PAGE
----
Minimum monthly fee: This is a makeup fee for slow business. The fee is charged if total transaction fees are below a predetermined minimum. This fee is levied only against merchants with low-volume accounts.

Ten Steps to Implementation

1. Selection of a cashless hardware supplier - there are several cashless payment devices available to refreshment services companies, including standalone readers (contact and contactless) as well as combination readers (currency and card acceptance). An important concern is to ensure that the hardware strictly adheres to data security measures of the Payment Card Industry (PCI-compliant). 

2. Selection of a communication network – a telemetry provider should support a reliable and secure data transmission of both operational (sales/alerts) data and transactional (payment) data. Note: cashless data will be delivered to a cashless gateway for subsequent settlement and reconciliation.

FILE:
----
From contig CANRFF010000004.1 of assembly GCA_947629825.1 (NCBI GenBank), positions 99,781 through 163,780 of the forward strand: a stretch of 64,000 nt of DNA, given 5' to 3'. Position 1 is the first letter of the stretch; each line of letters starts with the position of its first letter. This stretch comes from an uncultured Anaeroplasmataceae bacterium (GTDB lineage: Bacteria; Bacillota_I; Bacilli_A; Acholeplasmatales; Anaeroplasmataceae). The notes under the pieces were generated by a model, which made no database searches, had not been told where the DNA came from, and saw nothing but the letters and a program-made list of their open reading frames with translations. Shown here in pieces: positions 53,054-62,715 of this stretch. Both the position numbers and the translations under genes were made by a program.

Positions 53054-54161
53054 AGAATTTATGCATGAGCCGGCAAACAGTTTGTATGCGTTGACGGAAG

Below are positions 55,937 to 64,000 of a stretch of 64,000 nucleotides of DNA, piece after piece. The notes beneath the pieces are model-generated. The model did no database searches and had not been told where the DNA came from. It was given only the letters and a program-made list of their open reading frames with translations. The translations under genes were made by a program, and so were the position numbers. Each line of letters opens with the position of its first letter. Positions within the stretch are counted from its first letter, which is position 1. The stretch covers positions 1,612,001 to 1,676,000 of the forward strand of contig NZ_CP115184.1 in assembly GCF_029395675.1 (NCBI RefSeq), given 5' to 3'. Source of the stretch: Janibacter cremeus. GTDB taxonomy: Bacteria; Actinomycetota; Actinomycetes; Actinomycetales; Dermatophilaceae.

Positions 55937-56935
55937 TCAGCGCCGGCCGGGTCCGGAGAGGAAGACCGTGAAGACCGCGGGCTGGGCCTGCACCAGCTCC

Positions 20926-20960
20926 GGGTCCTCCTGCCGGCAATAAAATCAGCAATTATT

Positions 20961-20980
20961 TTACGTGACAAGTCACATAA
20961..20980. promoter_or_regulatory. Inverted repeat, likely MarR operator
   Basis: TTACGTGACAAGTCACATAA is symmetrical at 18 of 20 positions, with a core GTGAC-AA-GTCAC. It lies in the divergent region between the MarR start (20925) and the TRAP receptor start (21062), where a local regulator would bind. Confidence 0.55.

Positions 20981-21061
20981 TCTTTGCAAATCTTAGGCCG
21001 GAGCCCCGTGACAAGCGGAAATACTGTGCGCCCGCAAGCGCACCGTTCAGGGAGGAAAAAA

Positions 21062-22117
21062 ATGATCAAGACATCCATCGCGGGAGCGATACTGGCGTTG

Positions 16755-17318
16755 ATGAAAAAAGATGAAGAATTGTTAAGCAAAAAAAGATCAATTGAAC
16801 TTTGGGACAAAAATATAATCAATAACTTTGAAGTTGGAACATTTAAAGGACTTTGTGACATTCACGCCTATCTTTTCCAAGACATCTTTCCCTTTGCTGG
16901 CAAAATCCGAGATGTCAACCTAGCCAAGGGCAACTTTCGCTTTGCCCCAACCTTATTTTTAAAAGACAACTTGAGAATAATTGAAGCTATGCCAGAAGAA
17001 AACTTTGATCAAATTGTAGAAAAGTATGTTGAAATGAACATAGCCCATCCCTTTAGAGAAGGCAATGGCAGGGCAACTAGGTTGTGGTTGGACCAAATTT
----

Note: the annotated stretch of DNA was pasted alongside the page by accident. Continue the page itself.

3. Selection of a cashless gateway provider -- a cashless gateway may be provided by the remote machine monitor provider, NAMA VDI open standard provider, or as a standalone offering. 

4. Selection of a transaction processing provider – an effective cashless transaction acquirer service should be selected based on competitive rates. 

5. Select the right location for implementation – the most effective location for cashless payments is likely based on traffic flow, average price, product mix, and annual revenues. Be mindful that cashless acceptance can be a competitive advantage in site bidding and negotiations.

6. Test signal strength of service -- a cashless transaction communication signal must be sufficient to ensure reliable and secure network connectivity (note: test for both signal strength and secure protection of transactional data).